Non-Mendelian Inheritance - Research Article from World of Genetics

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Non-Mendelian Inheritance

Gregor Mendel was fortunate to have chosen some of the most genetically simple of characters in the garden pea for his seminal experiments that laid the foundation for the science of genetics. Each was determined by a single gene on a different chromosome, and each trait behaved as clearly dominant or recessive in this experimental system. This allowed Mendel to recognize patterns of heredity, which are described as the law of segregation of alleles, and the law of independent assortment. In its broadest sense, non-Mendelian inheritance includes any hereditary phenomena that do not appear to conform to Mendel's laws or to be attributable to single autosomal genes. It is not a clearly-defined classification, and is used quite variably in the scientific literature.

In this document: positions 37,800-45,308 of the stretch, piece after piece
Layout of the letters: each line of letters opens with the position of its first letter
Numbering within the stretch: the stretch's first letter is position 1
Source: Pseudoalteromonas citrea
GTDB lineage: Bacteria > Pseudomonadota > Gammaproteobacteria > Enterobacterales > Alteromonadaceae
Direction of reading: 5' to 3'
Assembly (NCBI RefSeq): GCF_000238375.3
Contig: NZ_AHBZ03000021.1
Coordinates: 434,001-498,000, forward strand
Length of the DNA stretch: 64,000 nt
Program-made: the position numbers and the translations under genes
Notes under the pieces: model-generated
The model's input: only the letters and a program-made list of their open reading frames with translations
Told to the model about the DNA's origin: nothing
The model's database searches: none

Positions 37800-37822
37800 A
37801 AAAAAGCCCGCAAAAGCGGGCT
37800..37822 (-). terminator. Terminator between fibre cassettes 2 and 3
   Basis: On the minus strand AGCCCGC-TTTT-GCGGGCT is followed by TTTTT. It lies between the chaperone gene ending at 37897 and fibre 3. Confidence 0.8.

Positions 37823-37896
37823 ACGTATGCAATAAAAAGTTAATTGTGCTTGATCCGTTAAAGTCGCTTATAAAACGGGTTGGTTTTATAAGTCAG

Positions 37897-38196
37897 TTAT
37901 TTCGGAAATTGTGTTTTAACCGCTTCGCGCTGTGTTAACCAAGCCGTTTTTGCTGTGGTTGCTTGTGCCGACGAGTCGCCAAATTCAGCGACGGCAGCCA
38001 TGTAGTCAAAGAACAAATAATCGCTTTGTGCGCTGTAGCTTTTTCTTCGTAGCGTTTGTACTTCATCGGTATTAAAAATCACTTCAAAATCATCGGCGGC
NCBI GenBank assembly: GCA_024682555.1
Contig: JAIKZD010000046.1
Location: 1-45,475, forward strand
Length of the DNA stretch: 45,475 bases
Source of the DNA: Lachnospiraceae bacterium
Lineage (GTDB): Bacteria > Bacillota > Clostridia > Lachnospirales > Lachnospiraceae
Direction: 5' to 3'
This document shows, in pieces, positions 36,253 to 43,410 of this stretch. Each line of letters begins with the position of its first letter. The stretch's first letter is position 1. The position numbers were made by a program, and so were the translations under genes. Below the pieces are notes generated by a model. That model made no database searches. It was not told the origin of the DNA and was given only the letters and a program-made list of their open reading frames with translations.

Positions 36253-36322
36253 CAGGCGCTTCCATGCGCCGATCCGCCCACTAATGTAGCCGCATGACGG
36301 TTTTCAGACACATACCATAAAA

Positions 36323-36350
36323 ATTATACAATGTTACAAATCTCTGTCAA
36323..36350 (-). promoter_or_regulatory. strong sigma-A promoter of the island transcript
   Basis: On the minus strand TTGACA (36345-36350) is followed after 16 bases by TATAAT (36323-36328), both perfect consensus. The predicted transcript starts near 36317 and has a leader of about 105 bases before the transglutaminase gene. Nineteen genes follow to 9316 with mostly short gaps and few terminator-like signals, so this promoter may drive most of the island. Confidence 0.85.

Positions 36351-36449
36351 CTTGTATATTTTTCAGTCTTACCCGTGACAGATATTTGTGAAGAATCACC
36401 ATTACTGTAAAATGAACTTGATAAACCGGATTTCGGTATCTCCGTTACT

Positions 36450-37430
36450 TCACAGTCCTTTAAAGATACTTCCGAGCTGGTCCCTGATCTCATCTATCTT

Arguably, the first form of non-Mendelian inheritance to be recognized was sex-linked, since Mendel studied only autosomal characters; however, this is rarely cited as...

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This section contains 692 words
(approx. 3 pages at 300 words per page)
Buy the Non-Mendelian Inheritance Encyclopedia Article
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Non-Mendelian Inheritance from World of Genetics. ©2005-2006 Thomson Gale, a part of the Thomson Corporation. All rights reserved.
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